At one minute past eight on 12th January in the morning mist and through the swampy bush the tanks began to cross the start line. Warren was in the third of these three tanks. The official War Memorial account describes 12th January 1943 as a day that went wrong from the beginning. The tank crews had been told that there were no anti-tank guns to hinder them and that their task was to knock out the Japanese bunkers, but no one could tell them where those bunkers were. The road ahead was a narrow defile through the swamps, the ground flanking its raised surface so soft that no tank could travel on it, the track itself so narrow that there seemed to be no hope of any tank turning once it had crossed the line. Thus there seemed to be one way only for them- straight on.
The first tank had gone just 60 yards when a shell struck the front of it, ricocheted on to the driver’s flap - which it sprung wide - and stunned the driver, whose head was pressed against the wall just above the aperture. They were hit by two more shells but then a fourth shell smashed through the vehicle and burst inside it. The only way they could now escape was to take the risk of getting off the track so they wirelessed the second tank about what they were doing and plunged into the bush on the left.
The second tank then went ahead but in its turn was hammered badly by the enemy gun before it could get off a shot at its unseen enemy . It had received over 20 rounds of 37 mm fire before one penetrated the armour and wounded all the crew and killed it’s commander. It now seemed that, blinded and partly crippled and caught within the narrow confines of the track, the tank was doomed. But the driver was brave and cool. Despite a burnt face he peered through a gaping hole in the broken vehicle and performed a seemingly impossible feat of turning around on the track, and the tank limped out of the fight.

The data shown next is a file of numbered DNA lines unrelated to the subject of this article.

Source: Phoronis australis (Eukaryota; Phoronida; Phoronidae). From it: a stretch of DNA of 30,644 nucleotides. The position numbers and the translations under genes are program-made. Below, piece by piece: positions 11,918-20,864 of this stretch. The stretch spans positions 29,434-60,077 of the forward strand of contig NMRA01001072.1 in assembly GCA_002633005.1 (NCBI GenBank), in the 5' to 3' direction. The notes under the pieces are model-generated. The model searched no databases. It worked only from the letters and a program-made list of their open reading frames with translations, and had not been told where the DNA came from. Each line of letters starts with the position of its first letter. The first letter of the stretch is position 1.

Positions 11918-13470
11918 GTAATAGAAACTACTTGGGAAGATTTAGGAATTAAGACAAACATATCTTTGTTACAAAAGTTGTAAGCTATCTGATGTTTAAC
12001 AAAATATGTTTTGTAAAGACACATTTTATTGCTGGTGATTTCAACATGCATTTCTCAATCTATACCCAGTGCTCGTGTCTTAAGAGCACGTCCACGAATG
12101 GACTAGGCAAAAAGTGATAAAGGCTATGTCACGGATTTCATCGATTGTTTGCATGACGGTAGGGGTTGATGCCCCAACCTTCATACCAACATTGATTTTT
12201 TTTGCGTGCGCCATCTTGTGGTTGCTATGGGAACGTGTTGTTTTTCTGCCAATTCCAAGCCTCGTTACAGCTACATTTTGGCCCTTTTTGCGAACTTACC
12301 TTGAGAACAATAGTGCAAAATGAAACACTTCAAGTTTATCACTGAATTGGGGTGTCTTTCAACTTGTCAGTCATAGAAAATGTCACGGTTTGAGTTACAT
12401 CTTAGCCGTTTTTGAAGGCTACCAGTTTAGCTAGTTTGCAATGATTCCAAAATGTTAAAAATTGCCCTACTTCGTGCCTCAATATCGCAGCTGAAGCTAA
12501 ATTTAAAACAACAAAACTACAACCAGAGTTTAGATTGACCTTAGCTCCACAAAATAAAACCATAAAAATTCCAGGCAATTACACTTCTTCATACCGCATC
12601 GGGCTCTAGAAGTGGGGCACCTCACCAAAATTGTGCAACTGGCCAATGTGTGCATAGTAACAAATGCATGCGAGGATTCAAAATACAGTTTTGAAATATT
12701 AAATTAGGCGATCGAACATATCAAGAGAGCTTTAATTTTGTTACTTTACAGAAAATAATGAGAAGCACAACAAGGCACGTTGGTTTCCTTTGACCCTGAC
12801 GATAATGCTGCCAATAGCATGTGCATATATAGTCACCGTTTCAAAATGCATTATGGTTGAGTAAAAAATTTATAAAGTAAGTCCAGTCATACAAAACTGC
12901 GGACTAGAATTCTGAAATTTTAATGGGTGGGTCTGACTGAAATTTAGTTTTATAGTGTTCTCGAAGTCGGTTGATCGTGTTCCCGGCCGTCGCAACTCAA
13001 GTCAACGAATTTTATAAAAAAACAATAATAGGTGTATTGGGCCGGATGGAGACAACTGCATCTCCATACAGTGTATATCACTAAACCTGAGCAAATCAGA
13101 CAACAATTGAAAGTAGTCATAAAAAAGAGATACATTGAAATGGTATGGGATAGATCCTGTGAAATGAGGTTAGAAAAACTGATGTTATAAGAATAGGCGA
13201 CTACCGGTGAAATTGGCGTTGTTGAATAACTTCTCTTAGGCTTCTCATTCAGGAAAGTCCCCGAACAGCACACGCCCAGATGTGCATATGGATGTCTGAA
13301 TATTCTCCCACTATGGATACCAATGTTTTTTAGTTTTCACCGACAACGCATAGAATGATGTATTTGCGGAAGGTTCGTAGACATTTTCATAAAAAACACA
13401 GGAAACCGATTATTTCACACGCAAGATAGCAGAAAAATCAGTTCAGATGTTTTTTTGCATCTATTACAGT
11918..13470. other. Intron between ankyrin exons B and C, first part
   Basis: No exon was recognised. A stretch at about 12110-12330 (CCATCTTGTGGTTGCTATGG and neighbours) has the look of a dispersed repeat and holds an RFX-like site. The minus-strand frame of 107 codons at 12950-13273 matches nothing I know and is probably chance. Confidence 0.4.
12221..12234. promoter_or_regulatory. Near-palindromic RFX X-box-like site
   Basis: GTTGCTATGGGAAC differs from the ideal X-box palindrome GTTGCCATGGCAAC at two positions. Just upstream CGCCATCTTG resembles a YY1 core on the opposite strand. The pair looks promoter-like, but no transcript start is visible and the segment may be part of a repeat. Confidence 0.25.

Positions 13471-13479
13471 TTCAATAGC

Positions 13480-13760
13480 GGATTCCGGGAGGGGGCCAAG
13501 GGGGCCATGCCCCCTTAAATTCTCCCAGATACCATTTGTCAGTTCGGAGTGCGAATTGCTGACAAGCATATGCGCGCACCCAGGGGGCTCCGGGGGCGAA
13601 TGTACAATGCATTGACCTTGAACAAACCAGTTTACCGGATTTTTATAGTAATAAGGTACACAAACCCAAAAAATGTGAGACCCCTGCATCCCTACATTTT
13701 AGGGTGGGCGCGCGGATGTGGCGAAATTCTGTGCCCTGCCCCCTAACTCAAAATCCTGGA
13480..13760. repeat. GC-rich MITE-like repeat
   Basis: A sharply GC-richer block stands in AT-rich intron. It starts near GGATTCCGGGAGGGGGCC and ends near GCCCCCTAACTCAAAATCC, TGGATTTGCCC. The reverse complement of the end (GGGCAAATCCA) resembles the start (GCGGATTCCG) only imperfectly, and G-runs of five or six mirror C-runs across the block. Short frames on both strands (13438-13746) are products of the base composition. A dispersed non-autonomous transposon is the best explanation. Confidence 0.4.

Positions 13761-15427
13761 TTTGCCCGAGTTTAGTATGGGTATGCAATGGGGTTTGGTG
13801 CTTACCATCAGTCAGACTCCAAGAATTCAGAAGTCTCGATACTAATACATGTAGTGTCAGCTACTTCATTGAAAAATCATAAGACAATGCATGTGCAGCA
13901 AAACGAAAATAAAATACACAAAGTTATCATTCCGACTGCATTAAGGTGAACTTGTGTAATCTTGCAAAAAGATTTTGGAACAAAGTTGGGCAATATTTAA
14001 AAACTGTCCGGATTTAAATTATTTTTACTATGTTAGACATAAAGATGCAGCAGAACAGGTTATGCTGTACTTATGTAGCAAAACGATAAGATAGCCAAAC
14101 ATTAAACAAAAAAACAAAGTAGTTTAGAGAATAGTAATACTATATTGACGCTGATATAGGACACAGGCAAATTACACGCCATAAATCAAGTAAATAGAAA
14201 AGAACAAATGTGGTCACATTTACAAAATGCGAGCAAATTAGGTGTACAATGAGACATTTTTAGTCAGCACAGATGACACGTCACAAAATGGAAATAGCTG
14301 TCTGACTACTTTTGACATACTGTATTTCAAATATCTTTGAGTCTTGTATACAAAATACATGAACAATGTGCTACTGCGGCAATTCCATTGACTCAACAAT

Undaunted, the third tank with Warren in the crew moved up at once to continue the action. It was not engaged long however before flame exploded round the vehicle, probably in part at least from a mine pushed beneath it on the end of a forked stick, and the tank itself was seen to be on fire. It was gutted and the crew perished, but precisely how each died is still uncertain for the fog of battle then closed around them.
Warren was officially reported MISSING BELIEVED KILLED on 12th January 1942 and shortly after was reported KILLED IN ACTION.
The Australian commanders were bitterly disappointed at the apparent failure of the day. Hardly any ground was gained, the infantry lost 4 officers and 95 men whilst the 2/6th lost all 3 tanks, 6 of their 15 crew were killed including 2 of the 3 tank commanders and Warren. All the remaining 9 crew were wounded. General Vasey took counsel with his officers in the evening after which he drew the correct conclusion from this unfortunate set back and reported to Headquarters New Guinea Force, that the ground was entirely unsuited to tanks and that further employment of armour to support infantry attacks would be useless. For the record it took another 10 days to clear the enemy from the area.
Warren was buried near where he died close to Buna (army reference map 200232) but the date of burial is not recorded. His body was reburied on 23 March 1943 in Grave 4, Row B, Plot D (Ref 20/3223).
Trooper Warren’s grave in New Guinea
Website by Michael A Parle
This page last changed on 03 December 2009